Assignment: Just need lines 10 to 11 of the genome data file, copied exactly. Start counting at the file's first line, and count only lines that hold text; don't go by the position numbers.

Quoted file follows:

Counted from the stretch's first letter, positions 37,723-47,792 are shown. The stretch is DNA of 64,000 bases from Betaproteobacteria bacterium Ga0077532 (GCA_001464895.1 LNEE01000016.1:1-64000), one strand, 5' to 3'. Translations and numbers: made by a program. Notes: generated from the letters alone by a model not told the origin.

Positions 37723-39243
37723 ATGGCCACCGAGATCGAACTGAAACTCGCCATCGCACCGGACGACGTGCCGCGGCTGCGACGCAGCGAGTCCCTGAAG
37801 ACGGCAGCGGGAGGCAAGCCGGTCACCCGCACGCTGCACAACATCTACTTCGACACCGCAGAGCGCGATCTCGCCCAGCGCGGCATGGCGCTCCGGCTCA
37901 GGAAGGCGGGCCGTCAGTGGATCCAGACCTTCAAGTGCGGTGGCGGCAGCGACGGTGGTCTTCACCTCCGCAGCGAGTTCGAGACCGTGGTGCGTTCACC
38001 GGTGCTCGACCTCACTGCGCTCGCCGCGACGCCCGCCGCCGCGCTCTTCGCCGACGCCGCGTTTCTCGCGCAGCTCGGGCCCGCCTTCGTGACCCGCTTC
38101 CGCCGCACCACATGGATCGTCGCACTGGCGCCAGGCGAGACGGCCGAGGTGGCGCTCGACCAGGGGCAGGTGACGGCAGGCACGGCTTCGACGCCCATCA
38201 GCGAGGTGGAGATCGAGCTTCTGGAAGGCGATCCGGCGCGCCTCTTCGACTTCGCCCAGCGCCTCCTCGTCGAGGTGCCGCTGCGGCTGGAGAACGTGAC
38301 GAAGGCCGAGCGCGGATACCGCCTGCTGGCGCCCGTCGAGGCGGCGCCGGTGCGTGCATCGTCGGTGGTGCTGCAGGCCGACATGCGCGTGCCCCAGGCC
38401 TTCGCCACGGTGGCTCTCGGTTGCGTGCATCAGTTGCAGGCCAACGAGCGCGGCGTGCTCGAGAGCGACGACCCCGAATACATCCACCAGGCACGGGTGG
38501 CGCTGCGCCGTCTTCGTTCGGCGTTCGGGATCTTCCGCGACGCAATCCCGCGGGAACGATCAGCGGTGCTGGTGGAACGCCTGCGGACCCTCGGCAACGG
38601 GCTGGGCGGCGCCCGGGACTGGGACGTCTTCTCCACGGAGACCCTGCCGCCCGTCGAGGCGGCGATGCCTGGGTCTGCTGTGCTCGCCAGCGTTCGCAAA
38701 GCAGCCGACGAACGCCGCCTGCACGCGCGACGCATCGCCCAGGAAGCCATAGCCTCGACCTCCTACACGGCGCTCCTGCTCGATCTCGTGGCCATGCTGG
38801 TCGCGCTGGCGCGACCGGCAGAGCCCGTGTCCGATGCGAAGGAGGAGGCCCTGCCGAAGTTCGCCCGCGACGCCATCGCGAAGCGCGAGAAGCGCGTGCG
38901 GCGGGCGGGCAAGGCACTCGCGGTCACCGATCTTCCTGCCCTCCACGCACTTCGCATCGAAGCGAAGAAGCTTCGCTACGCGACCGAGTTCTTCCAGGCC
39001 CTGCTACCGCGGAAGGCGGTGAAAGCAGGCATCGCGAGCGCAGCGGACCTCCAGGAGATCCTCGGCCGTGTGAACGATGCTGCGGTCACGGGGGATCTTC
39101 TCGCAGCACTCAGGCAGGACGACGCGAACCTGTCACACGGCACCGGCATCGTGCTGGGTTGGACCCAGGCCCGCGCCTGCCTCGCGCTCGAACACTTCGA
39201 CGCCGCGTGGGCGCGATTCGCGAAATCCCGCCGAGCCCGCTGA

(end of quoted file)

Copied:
38401 TTCGCCACGGTGGCTCTCGGTTGCGTGCATCAGTTGCAGGCCAACGAGCGCGGCGTGCTCGAGAGCGACGACCCCGAATACATCCACCAGGCACGGGTGG
38501 CGCTGCGCCGTCTTCGTTCGGCGTTCGGGATCTTCCGCGACGCAATCCCGCGGGAACGATCAGCGGTGCTGGTGGAACGCCTGCGGACCCTCGGCAACGG